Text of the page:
In the second half of 2022, the number of Swedish businesses filing for bankruptcy increased by 22% over the same period in 2021. Entrepreneurial organization Företagarna.se has the story:
New statistics from the business- and credit-ranking company UC shows an increase in the number of bankruptcies as well as a decline in business start-ups. Compared to 2021 the number of bankruptcies increased by 5%last year. The increase was particularly strong the second half of the year, when 22% more businesses filed for bankruptcy.
Mr. Johan Grip, chief economist at Företagarna.se, is not surprised. The increase in bankruptcies, he explains,
should be considered in the context of us coming out of a two-year pandemic, and when the restrictions were finally lifted the energy crisis hit, and the [central bank’s] interest-rate policy shifted.
One of the major problems for businesses that survived the pandemic, Mr. Grip notes, is that many of them have had significant back taxes to catch up with. Combined with a decline in demand for their goods and services, this has put significant pressure on their finances.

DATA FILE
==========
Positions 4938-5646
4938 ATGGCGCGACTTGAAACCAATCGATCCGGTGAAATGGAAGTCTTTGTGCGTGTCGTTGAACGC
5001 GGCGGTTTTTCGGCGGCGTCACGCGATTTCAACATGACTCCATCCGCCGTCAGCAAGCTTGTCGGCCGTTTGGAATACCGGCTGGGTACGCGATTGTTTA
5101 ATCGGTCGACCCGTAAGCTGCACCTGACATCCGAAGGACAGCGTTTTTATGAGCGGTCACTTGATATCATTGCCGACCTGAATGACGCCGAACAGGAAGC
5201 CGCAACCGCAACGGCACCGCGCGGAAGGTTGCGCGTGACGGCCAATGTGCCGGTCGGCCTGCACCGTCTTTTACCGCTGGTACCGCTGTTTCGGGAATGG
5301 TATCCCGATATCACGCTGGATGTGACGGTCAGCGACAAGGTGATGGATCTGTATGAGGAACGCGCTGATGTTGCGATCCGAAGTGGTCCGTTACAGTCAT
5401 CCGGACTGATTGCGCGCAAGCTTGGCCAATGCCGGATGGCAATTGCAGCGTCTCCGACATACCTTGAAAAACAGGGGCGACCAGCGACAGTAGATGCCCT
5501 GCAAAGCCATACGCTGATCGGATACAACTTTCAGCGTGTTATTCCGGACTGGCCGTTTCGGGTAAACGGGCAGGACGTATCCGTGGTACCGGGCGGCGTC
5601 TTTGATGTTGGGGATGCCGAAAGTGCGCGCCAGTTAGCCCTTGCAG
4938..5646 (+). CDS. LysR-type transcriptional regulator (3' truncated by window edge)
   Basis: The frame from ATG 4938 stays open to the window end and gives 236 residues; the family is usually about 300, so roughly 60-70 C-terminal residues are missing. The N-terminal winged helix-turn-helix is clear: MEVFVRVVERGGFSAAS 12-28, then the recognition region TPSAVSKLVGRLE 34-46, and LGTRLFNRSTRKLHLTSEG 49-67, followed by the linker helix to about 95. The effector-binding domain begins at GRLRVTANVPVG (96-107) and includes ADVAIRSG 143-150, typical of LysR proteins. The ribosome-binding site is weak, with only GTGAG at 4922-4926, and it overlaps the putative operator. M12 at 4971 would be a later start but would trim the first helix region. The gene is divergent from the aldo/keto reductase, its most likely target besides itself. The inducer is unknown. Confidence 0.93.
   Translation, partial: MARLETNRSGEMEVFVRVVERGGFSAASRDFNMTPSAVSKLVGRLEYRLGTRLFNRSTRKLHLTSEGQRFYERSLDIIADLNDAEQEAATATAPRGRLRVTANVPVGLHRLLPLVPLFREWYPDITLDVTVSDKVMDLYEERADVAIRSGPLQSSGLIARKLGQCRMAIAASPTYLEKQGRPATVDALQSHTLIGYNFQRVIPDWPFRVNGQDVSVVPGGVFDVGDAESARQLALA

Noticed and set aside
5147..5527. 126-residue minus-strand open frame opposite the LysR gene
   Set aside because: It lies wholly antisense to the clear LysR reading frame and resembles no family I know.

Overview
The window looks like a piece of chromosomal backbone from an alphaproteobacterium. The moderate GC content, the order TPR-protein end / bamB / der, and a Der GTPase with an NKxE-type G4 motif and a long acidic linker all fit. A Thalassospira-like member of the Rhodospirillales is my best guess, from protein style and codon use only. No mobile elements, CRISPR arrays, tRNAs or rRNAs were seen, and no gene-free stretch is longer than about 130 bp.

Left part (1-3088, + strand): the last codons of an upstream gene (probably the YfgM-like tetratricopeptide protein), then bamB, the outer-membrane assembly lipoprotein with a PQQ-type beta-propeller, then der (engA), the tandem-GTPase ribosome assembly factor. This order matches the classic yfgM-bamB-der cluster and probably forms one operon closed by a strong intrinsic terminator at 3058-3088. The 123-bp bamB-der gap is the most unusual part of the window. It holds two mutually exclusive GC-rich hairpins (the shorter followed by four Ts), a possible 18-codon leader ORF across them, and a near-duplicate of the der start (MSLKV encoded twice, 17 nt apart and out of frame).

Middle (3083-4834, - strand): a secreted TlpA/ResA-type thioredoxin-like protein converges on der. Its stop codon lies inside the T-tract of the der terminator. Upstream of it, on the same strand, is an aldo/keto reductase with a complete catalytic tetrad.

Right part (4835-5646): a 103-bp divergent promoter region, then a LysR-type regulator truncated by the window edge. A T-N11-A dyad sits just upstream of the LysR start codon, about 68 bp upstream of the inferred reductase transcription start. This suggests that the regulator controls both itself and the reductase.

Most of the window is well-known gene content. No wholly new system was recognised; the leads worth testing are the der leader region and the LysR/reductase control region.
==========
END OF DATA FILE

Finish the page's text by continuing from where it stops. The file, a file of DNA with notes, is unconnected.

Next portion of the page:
In a comment on the bankruptcy numbers, UC economist Johanna Blomé points to a stark contrast between the first and second halves of 2022:
There are big market-based differences between the first few months of 2022 and the situation we are in today—something we see reflected directly in the UC statistics, with a growing number of bankruptcies and fewer new businesses being started.
She expressed concerns that this discrepancy could have broader economic repercussions. Adding the lack of targeted energy-cost support from government, Ms. Blomé points to the risk of a wave of employee layoffs.
The labor-intensive accommodations industry, which includes hotels and restaurants, suffered a 29% rise in bankruptcies in December alone. In the retail industry, also heavily dependent on labor, bankruptcy filings were up 28%.
In addition to rising business bankruptcies, Sweden also faces a household debt crisis.